Thank you
I am working in the range of Re = 50000 to 300000, I've edited my original post to reflect this
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Old   May 14, 2019, 09:37
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Quote:
Originally Posted by mrlam View Post
I am working in the range of Re = 50000 to 300000, I've edited my original post to reflect this
That's very interesting. I myself I'm running at the moment 2D airfoil simulations in the range of 60,000 to 300,000 to validate some meshes and Fluent setups to compute polars. I'm validating my data against experimental wind tunnel meassurements in order to do so.

The turbulence model, as well as some of the key setup parameters are the following:
-Airfoil length = 1m
-Upstream domain size = 20 times the chords length
-Downstream domain size = 40 times the chords length
-Sides domain size = 15 times the chords length
-Y+ value is <1. The number of cells from the airfoil wall to the end of the domain is 250, with an expansion ratio from the first cell of 1.05. It's an structured, streamwised mesh.
-Number of cells: 240K
The reported mesh quality in ICEM is very high as well.

The Fluent setup is as follows:
-Turbulence model: Transition SST
-Inlet = velocity inlet with a defined speed corresponding to the desired Re number with respect to the airfoils chord
-Outlet = pressure outlet
-Coupled , Least Squares Cell Based ,Second order upwind, with reduced explicit relaxation factors to favour convergence
-Convergence criteria = 10^-6
-Hybrid Initialization


Would you mind sharing your setup and simulation parameters to see how they differ and if they would be a better fit for my simulation?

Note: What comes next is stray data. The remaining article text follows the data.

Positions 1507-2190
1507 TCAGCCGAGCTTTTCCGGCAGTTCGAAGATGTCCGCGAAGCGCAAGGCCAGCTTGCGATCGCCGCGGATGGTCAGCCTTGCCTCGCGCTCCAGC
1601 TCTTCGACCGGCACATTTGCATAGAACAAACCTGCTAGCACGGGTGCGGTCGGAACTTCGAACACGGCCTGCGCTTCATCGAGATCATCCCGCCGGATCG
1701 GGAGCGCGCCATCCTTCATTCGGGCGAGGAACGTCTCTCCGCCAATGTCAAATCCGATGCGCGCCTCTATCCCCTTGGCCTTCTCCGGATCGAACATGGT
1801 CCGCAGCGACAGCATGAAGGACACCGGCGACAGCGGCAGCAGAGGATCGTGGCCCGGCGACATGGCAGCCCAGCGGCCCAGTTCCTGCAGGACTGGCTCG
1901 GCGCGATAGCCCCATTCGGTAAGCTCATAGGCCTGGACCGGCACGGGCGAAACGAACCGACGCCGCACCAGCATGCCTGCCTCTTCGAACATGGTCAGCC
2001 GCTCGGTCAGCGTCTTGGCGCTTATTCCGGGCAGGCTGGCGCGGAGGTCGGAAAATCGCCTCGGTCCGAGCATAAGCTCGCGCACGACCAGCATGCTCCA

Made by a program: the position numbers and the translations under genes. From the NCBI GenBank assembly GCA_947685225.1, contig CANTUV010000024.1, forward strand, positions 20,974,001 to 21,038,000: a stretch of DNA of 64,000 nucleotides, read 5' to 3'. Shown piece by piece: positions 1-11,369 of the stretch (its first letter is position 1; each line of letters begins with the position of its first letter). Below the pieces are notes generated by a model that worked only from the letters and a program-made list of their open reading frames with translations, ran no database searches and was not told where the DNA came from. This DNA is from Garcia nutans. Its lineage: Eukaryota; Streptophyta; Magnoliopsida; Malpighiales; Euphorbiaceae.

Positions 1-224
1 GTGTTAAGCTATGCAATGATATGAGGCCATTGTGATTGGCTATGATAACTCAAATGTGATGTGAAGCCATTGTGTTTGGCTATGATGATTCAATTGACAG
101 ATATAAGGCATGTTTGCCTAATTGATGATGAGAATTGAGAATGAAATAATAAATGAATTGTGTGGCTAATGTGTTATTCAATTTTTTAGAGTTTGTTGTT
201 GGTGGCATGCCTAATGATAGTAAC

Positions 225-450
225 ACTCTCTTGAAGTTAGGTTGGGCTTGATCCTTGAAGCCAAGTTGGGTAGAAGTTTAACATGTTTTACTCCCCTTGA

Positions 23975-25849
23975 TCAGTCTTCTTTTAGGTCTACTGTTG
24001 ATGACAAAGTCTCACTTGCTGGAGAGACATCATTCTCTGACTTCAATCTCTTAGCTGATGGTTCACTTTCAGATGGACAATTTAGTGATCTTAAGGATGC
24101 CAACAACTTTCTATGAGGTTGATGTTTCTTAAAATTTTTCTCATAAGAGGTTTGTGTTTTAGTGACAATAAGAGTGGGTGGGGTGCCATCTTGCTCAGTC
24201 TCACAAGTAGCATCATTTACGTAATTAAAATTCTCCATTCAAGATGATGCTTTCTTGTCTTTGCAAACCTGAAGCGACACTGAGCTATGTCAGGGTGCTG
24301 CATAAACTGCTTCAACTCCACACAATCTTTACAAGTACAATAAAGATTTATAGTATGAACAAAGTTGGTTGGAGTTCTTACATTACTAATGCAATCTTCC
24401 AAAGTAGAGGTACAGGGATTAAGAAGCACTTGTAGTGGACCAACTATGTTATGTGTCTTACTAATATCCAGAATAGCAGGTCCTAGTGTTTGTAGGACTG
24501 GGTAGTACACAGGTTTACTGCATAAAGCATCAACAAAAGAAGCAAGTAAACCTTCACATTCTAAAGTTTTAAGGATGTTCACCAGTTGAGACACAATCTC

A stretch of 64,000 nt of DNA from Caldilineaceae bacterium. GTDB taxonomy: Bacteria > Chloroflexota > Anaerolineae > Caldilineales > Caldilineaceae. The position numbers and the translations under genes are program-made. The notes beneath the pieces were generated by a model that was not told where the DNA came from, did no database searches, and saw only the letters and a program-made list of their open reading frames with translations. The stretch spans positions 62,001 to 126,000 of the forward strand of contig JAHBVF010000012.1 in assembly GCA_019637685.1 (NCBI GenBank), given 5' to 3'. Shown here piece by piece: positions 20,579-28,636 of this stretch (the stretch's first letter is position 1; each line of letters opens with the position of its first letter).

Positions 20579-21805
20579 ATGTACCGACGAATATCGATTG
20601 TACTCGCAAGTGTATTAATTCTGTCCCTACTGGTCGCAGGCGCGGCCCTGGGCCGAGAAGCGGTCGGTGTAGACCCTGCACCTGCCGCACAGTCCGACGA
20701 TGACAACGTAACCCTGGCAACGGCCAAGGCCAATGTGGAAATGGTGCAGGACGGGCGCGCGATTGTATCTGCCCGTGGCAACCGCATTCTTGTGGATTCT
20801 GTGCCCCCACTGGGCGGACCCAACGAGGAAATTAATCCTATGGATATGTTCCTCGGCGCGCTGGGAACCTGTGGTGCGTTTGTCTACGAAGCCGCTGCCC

How accurate are the lift and drag values you're obtaining?

At the moment, for cases from 100,000 this setup works fine, with an average error of 5% for the lift coefficient and 15% for the drag coefficient, although I'm not fully satisfied with it. On the other hand, the results for the 60,000 are quite inconsistent and erroneous.

Thanks in advance
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Old   May 15, 2019, 09:33
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Quote:
Originally Posted by mrlam View Post
I am working in the range of Re = 50000 to 300000, I've edited my original post to reflect this
I'm not sure if there is an specific range in which the Re is considered low or high, but the lower Re gets the worse results you get from common turbulence modles like K-omega. It's beacuase these turbulence models consider that entire boundary layer is fully turbulent, while boundary layer flow is laminar at first, then goes through a transition phase and finaly turns to turbulent flow. Therefore, a lower Re number means a wider length of laminar boundary layer.
In the previous post I said that I've done the simulation in Re=3e+4 by mistake, it was 3e+5 similar to yours.
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Old   May 16, 2019, 02:16
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Is the wing extruded through the whole domain (i.e. modelling an infinitely long span)? If it has a finite span, then getting lower C_L is normal - it will vary depending on your aspect ratio.

here is a good example:

https://history.nasa.gov/SP-367/f56.htm
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Old   May 16, 2019, 18:17
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Matthew Lam
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Quote:
Originally Posted by tbwake View Post
Is the wing extruded through the whole domain (i.e. modelling an infinitely long span)? If it has a finite span, then getting lower C_L is normal - it will vary depending on your aspect ratio.

here is a good example:

https://history.nasa.gov/SP-367/f56.htm
Hi tbwake,

I had no idea about this, in my case the aspect ratio is finite so that could definitely explain it. Thanks for your response.